been resident at the Old House, called The Kitchen, attached to
Linthwaite Hall but nearer to Slaithwaite, which apparently remained in
Dyson hands through the 19th century.

The Dyson name had spread by the 1400’s beyond Linthwaite to
Huddersfield and Sowerby.  Dysons lived at Swift Place in Sowerby
from the early 1500’s.  The first in this line appears to have
a Christopher Dyson.  George Dyson was churchwarden at Christ
church in Sowerby Bridge in the late 1700’s.

Eli Dyson’s Misadventures in Halifax.  Eli Dyson of Willow Hall operated paper mills in Halifax.
However, in 1766 he had become insolvent and was forced to assign over
his mills and all his other properties to his chief creditor John
Edwards.  Edwards had Eli imprisoned in York castle for
debt.   Eli’s son Daniel temporarily saved the situation by
eloping with Edwards’ only daughter Sarah and marrying her in Scotland.

Eli’s younger brother Jeremiah was a merchant who lived and died in
Portugal.  There is a possible line through James Dyson of this
family to the George Dyson who departed London for Australia in 1852
to prospect in the Victorian goldfields.

Dysons in the 1881 Census.  The following were the leading towns and villages with Dysons in the 1881 census.

Location County Numbers
Huddersfield Yorkshire    386
Linthwaite Yorkshire    287
Lindley cum Quarmby Yorkshire    217
Oldham Lancashire 205
Lockwood Yorkshire    179
Golcar Yorkshire    171
Leeds Yorkshire    168

Sir Frank Dyson, Astronomer Royal.  Frank’s father, the
Rev. Watson Dyson, had been born in Stalybridge on the outskirts of
Manchester in 1837 and became a Baptist minister.  Frank himself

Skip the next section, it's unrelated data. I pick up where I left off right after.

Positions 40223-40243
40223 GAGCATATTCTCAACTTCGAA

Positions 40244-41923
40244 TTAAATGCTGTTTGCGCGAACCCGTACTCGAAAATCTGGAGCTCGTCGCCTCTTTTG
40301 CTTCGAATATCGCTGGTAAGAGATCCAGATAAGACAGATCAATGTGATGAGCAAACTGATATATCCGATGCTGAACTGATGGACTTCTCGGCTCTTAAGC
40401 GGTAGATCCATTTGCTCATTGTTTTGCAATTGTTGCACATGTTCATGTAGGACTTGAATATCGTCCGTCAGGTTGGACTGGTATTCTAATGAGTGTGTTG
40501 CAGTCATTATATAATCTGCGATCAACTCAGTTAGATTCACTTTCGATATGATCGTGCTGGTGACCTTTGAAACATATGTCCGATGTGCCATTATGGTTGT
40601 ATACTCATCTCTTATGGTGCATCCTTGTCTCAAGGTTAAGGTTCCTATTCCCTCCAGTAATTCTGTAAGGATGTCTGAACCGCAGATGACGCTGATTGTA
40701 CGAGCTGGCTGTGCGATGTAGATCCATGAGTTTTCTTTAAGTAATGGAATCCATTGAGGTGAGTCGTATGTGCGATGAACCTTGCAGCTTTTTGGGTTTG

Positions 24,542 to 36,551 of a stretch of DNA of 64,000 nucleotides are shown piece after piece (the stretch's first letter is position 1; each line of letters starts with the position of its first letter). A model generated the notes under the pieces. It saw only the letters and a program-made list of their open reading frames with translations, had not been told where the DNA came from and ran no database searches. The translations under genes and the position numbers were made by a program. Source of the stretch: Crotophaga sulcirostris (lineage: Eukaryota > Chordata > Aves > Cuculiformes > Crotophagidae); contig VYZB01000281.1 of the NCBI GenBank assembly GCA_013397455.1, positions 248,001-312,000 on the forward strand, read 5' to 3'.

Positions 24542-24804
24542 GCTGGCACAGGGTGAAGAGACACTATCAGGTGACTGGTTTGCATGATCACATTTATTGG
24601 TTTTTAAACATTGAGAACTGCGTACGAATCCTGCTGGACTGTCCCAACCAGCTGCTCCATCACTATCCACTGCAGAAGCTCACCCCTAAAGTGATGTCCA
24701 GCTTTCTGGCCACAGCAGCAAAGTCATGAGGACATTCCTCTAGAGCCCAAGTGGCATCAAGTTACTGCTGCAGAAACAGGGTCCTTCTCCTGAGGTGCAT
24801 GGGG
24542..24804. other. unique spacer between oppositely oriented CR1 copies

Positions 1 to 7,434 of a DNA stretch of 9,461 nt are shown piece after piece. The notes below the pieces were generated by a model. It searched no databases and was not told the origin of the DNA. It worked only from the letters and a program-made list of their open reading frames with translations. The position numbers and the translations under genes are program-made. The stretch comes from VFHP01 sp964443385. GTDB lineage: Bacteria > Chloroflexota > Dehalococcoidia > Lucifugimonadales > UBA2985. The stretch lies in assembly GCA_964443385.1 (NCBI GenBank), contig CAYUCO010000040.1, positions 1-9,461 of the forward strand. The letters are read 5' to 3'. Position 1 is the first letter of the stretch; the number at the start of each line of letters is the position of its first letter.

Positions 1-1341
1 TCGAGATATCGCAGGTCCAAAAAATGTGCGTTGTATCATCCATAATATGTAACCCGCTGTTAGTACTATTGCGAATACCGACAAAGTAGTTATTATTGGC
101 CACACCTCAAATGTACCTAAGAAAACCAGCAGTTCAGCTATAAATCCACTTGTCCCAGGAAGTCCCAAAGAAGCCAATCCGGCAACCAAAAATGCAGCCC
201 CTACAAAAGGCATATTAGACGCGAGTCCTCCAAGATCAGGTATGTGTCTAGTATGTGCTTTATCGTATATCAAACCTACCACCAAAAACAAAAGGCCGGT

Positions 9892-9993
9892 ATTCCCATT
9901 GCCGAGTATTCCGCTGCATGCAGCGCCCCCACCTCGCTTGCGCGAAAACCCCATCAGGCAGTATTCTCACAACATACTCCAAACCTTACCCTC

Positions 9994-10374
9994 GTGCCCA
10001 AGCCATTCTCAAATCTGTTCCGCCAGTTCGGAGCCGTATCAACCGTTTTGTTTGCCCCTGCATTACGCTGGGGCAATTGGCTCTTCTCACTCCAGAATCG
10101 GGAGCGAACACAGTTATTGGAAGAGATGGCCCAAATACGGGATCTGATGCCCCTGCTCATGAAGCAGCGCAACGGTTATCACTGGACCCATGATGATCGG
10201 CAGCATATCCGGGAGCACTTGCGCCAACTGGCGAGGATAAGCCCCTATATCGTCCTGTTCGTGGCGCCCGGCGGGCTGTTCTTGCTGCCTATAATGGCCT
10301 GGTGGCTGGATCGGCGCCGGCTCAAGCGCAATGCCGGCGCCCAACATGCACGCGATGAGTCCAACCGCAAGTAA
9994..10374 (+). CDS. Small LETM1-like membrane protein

was born in Leicestershire but considered himself a Yorkshireman as he
grew up in Halifax where they lived on Lewis Street.  His father
was organist and choirmaster at the North Parade Baptist church.

At Halifax Frank won
a scholarship to Bradford Grammar School and later he studied
mathematics at Cambridge University.  In 1924, as Astronomer Royal
at Greenwich and with the help of the BBC, he introduced the Greenwich
“six pips” time signal.  He had a crater on the moon named after
him, and also an asteroid.  He was one of the first to take on
board and accept the principles of Einstein’s General Theory of

He died on a sea trip
to Australia in 1938, four years after retiring from Greenwich, and was
buried at sea. 

George and Jane Dyson in Australia.  George Dyson had come to Australia at the age of fifteen in 1852 to
prospect in the Victorian goldfields.  Like many others of his
time, he worked unsuccessfully at various diggings and moved around a
lot.  In 1862 he met and married Jane Mayall in Geelong.  She
was the daughter of a successful cotton millowner in Lancashire and had
been used to a life of refinement.  However, her father
Ambrose, who had brought his family to Australia, did not take well to
the roughness of the country and committed suicide. .

George became a dry goods hawker and they eventually settled
in Melbourne.  George and Jane had eleven children, of whom eight
survived to adulthood.  Although the children received little
formal education, Jane fostered their literary and artistic
talents.  Three of their offspring became famous.- Ted a poet,
Ambrose an artist, and Will a political cartoonist.



Dyson Names

  • John Dyson of Linthwaite in the West Ridings of Yorkshire is
    believed to be the 14th century progenitor of those bearing the Dyson name.
  • Sir Frank Dyson was
    Astronomer Royal and director of the Royal Greenwich Observatory from 1910 to 1933.
  • James Dyson was the British inventor
    of the Dual Cyclone bagless vacuum cleaner.

Select Dyson Numbers Today

  • 13,000 in the UK (most numerous
    in Yorkshire)
  • 3,000 in America (most numerous in Maryland)
  • 6,000 elsewhere (most numerous in Australia)